Civil rights organizations are poised to file lawsuits over voting reforms that are expected to soon be signed into law by Governor Greg Abbott.
Among the first will be LULAC, the nation’s oldest and largest Latino organization.
Luis Vera, the group’s national counsel, said LULAC and other organizations will be filing lawsuits after SB1 is enacted, claiming the changes will violate the rights of Latino voters.
“We do not intend to take this lying down, period,” said Rodolfo Rosales Jr., of San Antonio, the LULAC state director.
Dr. Gregory Hudspeth, the local president of the NAACP, said, “We have not had that discussion yet about a lawsuit, but I’m sure that we’re not going to take anything off the table.”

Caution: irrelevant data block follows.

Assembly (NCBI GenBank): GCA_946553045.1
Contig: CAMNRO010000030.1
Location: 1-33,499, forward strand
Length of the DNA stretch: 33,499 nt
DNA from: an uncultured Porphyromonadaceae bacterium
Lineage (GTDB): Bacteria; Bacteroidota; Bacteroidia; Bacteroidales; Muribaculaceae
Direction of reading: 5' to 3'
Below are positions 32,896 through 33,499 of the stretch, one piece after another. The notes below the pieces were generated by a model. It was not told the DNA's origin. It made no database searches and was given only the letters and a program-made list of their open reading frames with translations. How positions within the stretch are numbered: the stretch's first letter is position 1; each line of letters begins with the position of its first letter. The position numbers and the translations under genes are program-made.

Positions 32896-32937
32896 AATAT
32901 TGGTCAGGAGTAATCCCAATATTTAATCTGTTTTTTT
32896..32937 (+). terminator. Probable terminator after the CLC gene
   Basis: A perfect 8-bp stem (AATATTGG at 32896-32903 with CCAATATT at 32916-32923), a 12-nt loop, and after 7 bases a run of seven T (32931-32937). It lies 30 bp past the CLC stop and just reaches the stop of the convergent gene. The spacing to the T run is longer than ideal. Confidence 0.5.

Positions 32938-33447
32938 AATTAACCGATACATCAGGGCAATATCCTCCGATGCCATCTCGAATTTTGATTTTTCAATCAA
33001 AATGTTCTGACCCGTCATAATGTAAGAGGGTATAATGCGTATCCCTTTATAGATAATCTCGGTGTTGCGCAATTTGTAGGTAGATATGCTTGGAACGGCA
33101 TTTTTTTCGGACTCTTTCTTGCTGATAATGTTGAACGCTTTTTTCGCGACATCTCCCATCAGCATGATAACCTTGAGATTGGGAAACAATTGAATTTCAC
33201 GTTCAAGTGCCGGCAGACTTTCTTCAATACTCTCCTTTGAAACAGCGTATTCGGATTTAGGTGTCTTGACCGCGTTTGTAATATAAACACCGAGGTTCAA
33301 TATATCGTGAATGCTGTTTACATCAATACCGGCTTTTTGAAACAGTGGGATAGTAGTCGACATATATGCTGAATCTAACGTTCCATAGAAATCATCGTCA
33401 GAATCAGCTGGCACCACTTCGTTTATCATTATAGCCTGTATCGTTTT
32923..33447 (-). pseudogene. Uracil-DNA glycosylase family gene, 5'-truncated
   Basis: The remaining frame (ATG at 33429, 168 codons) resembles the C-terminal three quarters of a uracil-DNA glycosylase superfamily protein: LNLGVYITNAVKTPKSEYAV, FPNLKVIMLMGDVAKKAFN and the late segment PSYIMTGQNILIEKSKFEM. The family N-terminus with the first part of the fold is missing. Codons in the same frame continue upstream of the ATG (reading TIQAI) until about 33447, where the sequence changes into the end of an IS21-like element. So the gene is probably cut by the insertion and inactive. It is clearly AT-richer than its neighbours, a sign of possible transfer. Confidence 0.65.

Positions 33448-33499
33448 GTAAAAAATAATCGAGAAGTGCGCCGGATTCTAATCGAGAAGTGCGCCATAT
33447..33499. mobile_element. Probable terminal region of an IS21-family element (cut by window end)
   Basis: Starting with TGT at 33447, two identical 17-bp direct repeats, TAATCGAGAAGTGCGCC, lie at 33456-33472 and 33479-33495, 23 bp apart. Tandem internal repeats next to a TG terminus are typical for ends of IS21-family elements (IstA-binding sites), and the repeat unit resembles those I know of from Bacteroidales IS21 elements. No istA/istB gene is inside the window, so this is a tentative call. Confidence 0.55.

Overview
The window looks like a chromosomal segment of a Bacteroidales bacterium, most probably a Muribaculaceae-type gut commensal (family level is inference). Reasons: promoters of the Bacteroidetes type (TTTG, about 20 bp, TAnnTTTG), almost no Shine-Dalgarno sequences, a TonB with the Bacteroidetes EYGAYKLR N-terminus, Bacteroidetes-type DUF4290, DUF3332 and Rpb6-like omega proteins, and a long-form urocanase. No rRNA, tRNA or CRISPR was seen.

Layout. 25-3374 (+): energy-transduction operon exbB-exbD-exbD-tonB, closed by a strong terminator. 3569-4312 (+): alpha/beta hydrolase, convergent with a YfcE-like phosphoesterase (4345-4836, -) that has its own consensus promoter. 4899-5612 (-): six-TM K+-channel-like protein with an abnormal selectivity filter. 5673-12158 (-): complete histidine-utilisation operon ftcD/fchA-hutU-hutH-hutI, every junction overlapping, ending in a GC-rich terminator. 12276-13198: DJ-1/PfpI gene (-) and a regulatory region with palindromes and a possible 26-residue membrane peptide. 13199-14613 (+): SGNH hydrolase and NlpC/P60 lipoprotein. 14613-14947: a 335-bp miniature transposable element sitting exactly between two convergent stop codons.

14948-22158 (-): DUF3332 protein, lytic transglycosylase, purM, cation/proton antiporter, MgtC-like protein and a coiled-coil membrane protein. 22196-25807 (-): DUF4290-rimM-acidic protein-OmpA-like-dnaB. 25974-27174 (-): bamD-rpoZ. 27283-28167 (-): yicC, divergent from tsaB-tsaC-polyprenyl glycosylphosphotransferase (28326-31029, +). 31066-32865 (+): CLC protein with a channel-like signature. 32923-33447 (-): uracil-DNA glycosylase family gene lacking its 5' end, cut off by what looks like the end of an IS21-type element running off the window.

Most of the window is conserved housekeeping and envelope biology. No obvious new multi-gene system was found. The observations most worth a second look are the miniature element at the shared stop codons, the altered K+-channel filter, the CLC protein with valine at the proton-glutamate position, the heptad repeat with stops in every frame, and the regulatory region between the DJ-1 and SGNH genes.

He said, “What we’re watching here is an effort to limit the diversity of our elected bodies, to limit the diversity of the Texas legislature and to limit the diversity that we have in the United States Congress.”
Both said changes such as adding ID requirements to absentee voting, limiting early voting hours, and empowering partisan poll watchers, will make it harder to vote for minorities, seniors and people with disabilities.
However, in a statement, House Speaker Dade Phelan said the bill was “a significant step forward advancing the integrity of our elections.”
The text of the bill reads in part it was “enacted solely to prevent fraud in the electoral process and ensure that all legally cast ballots are counted.”
Having been passed by the Texas House late Thursday night, the legislation will go to the governor after any differences between the House and Senate are worked out and adopted.
Once enacted, the law would take effect September 1.